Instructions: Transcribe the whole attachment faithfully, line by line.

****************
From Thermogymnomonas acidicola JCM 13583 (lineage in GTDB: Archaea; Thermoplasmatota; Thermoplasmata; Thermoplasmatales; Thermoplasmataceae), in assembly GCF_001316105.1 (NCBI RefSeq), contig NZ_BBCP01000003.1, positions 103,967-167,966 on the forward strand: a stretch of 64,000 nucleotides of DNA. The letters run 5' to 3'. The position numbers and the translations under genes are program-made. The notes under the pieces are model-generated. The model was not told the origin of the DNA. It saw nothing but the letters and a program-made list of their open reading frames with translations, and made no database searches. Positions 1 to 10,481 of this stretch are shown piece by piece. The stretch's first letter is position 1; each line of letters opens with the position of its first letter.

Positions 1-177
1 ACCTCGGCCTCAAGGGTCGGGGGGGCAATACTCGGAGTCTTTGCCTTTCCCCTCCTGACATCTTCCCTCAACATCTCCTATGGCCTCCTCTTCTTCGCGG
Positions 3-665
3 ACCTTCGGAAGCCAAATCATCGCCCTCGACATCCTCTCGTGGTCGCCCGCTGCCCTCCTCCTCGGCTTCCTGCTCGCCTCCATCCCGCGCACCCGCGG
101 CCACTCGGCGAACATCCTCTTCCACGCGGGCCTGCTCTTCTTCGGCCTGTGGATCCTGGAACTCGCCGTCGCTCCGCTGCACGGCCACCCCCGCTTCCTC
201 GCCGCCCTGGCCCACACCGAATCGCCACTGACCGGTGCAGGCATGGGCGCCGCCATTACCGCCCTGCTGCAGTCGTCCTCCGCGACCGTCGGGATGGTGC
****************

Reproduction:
From Thermogymnomonas acidicola JCM 13583 (lineage in GTDB: Archaea; Thermoplasmatota; Thermoplasmata; Thermoplasmatales; Thermoplasmataceae), in assembly GCF_001316105.1 (NCBI RefSeq), contig NZ_BBCP01000003.1, positions 103,967-167,966 on the forward strand: a stretch of 64,000 nucleotides of DNA. The letters run 5' to 3'. The position numbers and the translations under genes are program-made. The notes under the pieces are model-generated. The model was not told the origin of the DNA. It saw nothing but the letters and a program-made list of their open reading frames with translations, and made no database searches. Positions 1 to 10,481 of this stretch are shown piece by piece. The stretch's first letter is position 1; each line of letters opens with the position of its first letter.

Positions 1-177
1 ACCTCGGCCTCAAGGGTCGGGGGGGCAATACTCGGAGTCTTTGCCTTTCCCCTCCTGACATCTTCCCTCAACATCTCCTATGGCCTCCTCTTCTTCGCGG
Positions 3-665
3 ACCTTCGGAAGCCAAATCATCGCCCTCGACATCCTCTCGTGGTCGCCCGCTGCCCTCCTCCTCGGCTTCCTGCTCGCCTCCATCCCGCGCACCCGCGG
101 CCACTCGGCGAACATCCTCTTCCACGCGGGCCTGCTCTTCTTCGGCCTGTGGATCCTGGAACTCGCCGTCGCTCCGCTGCACGGCCACCCCCGCTTCCTC
201 GCCGCCCTGGCCCACACCGAATCGCCACTGACCGGTGCAGGCATGGGCGCCGCCATTACCGCCCTGCTGCAGTCGTCCTCCGCGACCGTCGGGATGGTGC